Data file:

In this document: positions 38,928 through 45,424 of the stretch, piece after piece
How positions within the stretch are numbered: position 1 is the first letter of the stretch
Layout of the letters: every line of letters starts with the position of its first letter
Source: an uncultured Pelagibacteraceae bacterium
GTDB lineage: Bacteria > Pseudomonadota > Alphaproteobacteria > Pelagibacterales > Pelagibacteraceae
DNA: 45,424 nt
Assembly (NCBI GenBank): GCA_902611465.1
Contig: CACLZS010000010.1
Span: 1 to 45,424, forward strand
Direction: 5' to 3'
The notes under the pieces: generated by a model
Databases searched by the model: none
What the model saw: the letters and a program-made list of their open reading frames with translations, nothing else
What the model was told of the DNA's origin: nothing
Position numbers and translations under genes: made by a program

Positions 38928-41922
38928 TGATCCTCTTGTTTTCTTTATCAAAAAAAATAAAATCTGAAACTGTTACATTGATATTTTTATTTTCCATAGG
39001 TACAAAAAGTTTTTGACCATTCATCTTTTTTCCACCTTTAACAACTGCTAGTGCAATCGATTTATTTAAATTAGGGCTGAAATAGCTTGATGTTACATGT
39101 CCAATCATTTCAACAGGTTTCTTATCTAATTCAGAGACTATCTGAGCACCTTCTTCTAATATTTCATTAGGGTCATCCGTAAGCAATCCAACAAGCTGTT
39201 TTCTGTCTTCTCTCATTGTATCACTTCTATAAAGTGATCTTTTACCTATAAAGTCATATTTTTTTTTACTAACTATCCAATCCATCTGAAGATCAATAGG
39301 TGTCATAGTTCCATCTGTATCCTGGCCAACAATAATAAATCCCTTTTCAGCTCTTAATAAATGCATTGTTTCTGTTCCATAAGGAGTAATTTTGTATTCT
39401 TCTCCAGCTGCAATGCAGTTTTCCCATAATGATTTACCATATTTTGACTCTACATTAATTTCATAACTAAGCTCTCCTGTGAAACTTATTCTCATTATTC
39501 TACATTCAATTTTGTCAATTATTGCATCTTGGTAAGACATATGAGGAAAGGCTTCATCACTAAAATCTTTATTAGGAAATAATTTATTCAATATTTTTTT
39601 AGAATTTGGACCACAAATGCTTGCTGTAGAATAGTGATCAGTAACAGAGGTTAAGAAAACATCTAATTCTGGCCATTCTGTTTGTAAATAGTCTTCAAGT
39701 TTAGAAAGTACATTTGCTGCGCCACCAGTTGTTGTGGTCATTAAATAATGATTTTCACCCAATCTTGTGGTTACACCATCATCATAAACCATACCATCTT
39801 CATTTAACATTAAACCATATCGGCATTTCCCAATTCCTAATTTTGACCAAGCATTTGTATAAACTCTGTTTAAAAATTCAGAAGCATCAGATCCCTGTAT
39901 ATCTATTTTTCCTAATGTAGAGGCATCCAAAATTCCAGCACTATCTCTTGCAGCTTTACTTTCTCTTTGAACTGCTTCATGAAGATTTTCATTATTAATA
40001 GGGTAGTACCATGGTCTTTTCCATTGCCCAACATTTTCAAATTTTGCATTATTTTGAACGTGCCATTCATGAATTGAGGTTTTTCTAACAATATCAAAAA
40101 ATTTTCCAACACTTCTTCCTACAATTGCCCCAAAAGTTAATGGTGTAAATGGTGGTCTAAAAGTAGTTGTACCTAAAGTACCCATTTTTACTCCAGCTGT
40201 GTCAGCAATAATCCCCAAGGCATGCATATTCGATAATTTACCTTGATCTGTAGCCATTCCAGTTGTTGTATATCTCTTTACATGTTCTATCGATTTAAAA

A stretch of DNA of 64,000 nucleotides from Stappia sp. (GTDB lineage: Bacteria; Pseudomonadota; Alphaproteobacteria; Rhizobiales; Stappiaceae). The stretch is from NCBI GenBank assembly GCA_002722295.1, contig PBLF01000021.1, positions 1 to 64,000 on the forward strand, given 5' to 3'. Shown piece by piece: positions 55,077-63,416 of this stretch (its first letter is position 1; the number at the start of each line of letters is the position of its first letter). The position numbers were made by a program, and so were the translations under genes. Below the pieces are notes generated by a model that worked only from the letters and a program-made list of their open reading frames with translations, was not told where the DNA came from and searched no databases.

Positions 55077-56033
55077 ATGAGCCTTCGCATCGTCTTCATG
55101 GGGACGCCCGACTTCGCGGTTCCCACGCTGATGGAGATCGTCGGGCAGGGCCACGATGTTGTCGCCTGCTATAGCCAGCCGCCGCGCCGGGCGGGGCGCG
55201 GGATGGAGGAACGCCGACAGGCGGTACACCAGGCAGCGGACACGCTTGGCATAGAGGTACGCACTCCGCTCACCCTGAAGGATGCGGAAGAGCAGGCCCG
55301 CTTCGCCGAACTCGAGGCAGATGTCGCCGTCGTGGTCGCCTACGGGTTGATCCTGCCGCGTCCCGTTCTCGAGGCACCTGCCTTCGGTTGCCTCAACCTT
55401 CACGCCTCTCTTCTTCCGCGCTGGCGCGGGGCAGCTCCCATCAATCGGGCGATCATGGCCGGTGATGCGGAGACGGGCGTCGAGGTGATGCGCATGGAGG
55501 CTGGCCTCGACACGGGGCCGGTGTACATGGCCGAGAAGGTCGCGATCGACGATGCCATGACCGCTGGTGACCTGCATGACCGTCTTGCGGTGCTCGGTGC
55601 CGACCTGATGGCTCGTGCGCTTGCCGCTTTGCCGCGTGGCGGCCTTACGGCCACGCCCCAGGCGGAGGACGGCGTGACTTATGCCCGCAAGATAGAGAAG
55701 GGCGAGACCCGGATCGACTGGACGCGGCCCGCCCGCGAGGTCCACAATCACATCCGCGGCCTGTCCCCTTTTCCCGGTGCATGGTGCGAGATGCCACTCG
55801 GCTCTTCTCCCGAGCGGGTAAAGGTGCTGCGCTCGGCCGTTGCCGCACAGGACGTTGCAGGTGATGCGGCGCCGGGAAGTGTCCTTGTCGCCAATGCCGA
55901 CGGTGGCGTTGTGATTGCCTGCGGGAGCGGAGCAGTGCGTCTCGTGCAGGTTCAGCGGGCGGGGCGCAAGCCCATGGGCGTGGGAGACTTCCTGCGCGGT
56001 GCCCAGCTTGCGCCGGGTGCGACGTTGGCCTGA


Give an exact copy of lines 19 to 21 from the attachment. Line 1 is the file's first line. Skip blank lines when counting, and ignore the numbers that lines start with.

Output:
39101 CCAATCATTTCAACAGGTTTCTTATCTAATTCAGAGACTATCTGAGCACCTTCTTCTAATATTTCATTAGGGTCATCCGTAAGCAATCCAACAAGCTGTT
39201 TTCTGTCTTCTCTCATTGTATCACTTCTATAAAGTGATCTTTTACCTATAAAGTCATATTTTTTTTTACTAACTATCCAATCCATCTGAAGATCAATAGG
39301 TGTCATAGTTCCATCTGTATCCTGGCCAACAATAATAAATCCCTTTTCAGCTCTTAATAAATGCATTGTTTCTGTTCCATAAGGAGTAATTTTGTATTCT